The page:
Introspection, Overreaching and Emotions
People have a hard time introspecting. That means they don’t understand themselves. That means they skipped steps when developing a bunch of their ideas and traits. They reached conclusions (like what kind of person to be, how to act, and what ideas to have) that they didn’t understand.
When you develop as a person, if you understand everything well as you go along, introspection is easier. You already know what your traits are and why. You already analyzed them when you created them. (You can never do this perfectly, but you can do it well, which makes a big difference compared to e.g. not trying to do it.)
Introspection is hard because you’re trying to learn things you didn’t learn properly in the past. And people don’t view introspection as a learning process. If you’d just learn about the actual topic now, then you’d understand yourself on that topic much better. People think introspection is about discovering what they’re already like, which they seem to assume actually makes sense. But lots of your ideas are nonsensical errors that you never exposed to much critical thinking. Many ideas are built on a bunch of lazy assumptions and skipped steps. Many ideas appeared to work due to your bias and dishonesty, not any objective way of checking if the idea is any good.
Some people claim the hardest thing about introspection is that it deals with subconscious and inexplicit (not in a language like English) ideas. I disagree. People also claim they don’t know how to introspect – don’t know a special method of introspective thinking – and that’s why it’s so hard. (No, special introspection methods can help but they aren’t really needed. You can use regular thinking.)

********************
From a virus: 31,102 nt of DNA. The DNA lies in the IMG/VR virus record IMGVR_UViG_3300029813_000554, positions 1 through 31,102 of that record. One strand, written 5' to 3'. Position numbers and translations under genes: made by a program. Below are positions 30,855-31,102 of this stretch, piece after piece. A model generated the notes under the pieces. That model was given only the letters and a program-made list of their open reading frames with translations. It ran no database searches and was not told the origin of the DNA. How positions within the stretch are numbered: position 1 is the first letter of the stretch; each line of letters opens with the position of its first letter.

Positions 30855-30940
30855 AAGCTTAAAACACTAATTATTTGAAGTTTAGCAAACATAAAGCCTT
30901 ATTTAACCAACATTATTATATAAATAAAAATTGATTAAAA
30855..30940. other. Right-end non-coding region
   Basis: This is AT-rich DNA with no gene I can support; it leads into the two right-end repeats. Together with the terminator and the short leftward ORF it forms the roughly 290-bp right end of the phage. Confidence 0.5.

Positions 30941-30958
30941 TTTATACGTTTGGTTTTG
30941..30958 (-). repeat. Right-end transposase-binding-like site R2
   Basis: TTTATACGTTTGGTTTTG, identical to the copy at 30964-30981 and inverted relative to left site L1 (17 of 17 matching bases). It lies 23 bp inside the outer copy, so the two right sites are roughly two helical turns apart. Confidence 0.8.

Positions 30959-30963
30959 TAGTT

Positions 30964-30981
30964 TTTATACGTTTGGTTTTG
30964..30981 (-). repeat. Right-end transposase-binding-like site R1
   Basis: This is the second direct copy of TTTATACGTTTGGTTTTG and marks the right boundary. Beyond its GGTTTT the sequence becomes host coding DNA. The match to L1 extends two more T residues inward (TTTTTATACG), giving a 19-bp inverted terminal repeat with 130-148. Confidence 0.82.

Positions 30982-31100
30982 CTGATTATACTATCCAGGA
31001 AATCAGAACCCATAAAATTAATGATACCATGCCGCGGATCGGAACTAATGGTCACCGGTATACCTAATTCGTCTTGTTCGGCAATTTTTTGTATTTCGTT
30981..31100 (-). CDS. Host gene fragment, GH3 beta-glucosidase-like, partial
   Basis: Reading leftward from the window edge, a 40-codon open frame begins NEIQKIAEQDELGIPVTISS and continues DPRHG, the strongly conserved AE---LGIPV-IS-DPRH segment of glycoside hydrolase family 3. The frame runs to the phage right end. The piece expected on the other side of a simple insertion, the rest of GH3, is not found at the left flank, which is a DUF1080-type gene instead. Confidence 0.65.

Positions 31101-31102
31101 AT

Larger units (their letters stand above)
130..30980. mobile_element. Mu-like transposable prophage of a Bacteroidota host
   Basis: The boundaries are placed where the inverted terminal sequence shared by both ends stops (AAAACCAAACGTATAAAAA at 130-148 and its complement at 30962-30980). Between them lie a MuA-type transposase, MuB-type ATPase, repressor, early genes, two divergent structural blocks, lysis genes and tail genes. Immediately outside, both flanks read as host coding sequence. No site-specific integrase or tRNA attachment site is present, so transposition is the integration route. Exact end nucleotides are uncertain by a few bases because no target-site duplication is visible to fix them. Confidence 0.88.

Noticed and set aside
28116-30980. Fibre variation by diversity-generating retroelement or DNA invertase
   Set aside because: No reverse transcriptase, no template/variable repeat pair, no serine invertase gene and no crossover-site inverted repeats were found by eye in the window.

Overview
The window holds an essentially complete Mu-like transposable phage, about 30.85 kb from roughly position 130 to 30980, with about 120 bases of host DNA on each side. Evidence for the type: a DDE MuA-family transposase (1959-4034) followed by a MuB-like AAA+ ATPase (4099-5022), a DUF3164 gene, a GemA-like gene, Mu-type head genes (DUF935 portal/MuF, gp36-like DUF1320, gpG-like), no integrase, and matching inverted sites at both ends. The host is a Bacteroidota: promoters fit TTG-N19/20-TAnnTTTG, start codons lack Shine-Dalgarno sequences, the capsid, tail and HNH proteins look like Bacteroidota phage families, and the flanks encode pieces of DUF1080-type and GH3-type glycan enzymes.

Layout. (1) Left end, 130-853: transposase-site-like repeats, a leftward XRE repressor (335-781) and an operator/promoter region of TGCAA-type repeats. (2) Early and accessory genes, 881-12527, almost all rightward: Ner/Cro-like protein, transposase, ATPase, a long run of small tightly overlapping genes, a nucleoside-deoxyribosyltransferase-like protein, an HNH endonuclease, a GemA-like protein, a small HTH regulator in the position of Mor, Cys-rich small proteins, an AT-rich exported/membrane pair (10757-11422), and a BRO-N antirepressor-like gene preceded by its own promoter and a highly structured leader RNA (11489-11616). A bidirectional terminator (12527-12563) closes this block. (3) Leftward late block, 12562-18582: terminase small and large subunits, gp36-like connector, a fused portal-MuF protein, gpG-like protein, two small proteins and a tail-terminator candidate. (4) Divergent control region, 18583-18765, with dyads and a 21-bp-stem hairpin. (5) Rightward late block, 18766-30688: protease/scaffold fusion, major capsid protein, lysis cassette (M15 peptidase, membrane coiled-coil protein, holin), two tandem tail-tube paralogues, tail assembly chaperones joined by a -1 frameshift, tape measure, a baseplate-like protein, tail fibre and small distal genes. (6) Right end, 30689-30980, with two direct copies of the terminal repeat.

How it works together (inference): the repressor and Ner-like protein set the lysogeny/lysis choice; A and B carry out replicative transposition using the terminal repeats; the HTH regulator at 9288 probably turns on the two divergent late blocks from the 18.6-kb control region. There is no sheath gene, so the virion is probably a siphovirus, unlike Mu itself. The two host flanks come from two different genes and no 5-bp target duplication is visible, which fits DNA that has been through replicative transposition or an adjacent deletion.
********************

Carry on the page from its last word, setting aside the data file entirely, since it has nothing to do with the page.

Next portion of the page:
The hardest thing about introspection is that you built up complex confusions for decades and it’s a big mess to untangle your mind. There’s a lot of knowledge and error in your head. You have a lot of ideas and complexity and connections between ideas. It’s such a daunting, overwhelming mess that most people are unwilling to really even start trying. (Introspection is different for young people, e.g. five year olds or especially one year olds, because they don’t have so many ideas yet.)
This is the same problem that people have with overreaching. They built up a life of overreaching for decades already and it’s hard to untangle everything, temporarily pause stuff, clear out a bunch of their schedule, focus on the basics, sort things out, etc.
But you need to do stuff like that if you want to make progress. You need to fill in the gaps in your knowledge by going back through a bunch of stuff you never learned well in the past. You need to find some ways to untangle your existing knowledge and get your life more under control.